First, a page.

Detailed mapping of the food industry in the European single market

Food industries, including packaged food and non-alcoholic beverage manufacturers, supermarkets, and quick service restaurants, play an important role in shaping food environments. An important source of this influence is the noteworthy market power held by a limited number of food companies. Nonetheless, market structure analysis, as part of a broader market power research agenda, has not yet received much attention from the public health community.

Therefore, a study recently published in the International Journal of Behavioural Nutrition and Physical Activity, under the STOP childhood obesity project, set out to analyse similarities and differences in market structure across European single market member states within the above-mentioned food industries. Euromonitor sales data (2017/18) were analysed to identify companies with the largest market share at the national level per industry. The market structure was in turn assessed using the following metrics: the number of global brand owners with ≥1% market share per country, the number of companies unique for one European single market member state, the most sold packaged food and non-alcoholic beverage categories, the number of quick-service restaurants and supermarkets per 1000 inhabitants and market concentration by using of the Herfindahl-Hirschman Index and the four-firm concentration ratios.

Main findings included:

  • Most sold packaged food and non-alcoholic beverage categories were similar across the European single market, as well as the companies selling them. Levels of market concentration were however higher within the non-alcoholic beverage industry and respective product markets.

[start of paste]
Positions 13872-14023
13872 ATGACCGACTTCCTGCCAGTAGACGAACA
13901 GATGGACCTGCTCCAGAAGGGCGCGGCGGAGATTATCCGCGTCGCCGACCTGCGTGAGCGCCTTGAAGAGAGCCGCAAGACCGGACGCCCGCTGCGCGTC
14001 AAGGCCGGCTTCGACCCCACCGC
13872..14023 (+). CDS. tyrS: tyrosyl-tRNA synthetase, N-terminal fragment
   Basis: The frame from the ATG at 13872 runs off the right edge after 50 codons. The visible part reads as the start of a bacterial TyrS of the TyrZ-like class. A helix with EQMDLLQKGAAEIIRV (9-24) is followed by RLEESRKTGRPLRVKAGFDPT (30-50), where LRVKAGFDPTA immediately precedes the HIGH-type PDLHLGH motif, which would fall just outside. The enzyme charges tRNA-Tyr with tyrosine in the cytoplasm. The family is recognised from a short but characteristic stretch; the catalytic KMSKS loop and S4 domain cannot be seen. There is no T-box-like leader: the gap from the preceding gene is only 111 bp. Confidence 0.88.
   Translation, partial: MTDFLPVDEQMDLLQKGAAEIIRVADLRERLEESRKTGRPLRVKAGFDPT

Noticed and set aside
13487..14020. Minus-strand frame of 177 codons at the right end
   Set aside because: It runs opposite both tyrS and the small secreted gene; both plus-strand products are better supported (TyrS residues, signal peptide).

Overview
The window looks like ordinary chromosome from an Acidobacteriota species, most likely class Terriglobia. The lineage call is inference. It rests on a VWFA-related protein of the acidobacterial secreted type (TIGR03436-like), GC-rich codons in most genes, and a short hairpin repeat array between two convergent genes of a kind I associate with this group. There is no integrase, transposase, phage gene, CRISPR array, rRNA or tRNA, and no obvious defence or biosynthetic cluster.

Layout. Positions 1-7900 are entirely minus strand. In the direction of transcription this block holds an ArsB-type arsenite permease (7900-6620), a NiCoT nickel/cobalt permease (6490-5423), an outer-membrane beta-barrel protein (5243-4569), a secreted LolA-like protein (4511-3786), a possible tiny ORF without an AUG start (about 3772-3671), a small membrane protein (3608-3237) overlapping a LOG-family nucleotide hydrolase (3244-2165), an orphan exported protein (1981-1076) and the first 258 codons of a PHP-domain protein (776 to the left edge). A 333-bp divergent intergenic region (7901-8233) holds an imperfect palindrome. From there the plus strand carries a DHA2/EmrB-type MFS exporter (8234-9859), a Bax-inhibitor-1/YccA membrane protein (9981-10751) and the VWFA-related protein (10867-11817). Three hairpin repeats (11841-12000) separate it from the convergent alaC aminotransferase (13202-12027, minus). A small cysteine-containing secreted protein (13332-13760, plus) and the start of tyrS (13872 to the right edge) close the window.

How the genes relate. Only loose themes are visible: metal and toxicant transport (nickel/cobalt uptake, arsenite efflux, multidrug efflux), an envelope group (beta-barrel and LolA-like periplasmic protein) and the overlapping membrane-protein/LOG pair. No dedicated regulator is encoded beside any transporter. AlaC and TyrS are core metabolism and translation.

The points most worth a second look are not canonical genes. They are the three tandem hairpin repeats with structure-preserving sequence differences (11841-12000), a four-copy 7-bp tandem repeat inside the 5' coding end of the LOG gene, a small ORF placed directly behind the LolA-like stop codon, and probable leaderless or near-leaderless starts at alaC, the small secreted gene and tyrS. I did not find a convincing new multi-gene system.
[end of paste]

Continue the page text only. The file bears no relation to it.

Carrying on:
• The same biggest quick-service restaurants were detected throughout Europe, but meanwhile, this food industry showed the highest diversity of companies at the national level and unique companies for one European single market member state.
  • A diversity of supermarkets was observed across Europe, but there was a significant concentration at the country level with most of the market share being in hands of the four national supermarkets with the largest market share.

Apart from their role as a physical shop, in about 50% of the European single market member states, supermarkets were among the leading national companies selling packaged foods through own-brand products placed on the market.

This study formed an important basis to understand key aspects of the market structure of the European food industry, observing clear differences between food industries and European single market member states. Due to these structural differences between food industries, a differentiation between European and national level regulations by industry was suggested to potentially facilitate the implementation of nutrition policies.

Read the full article here.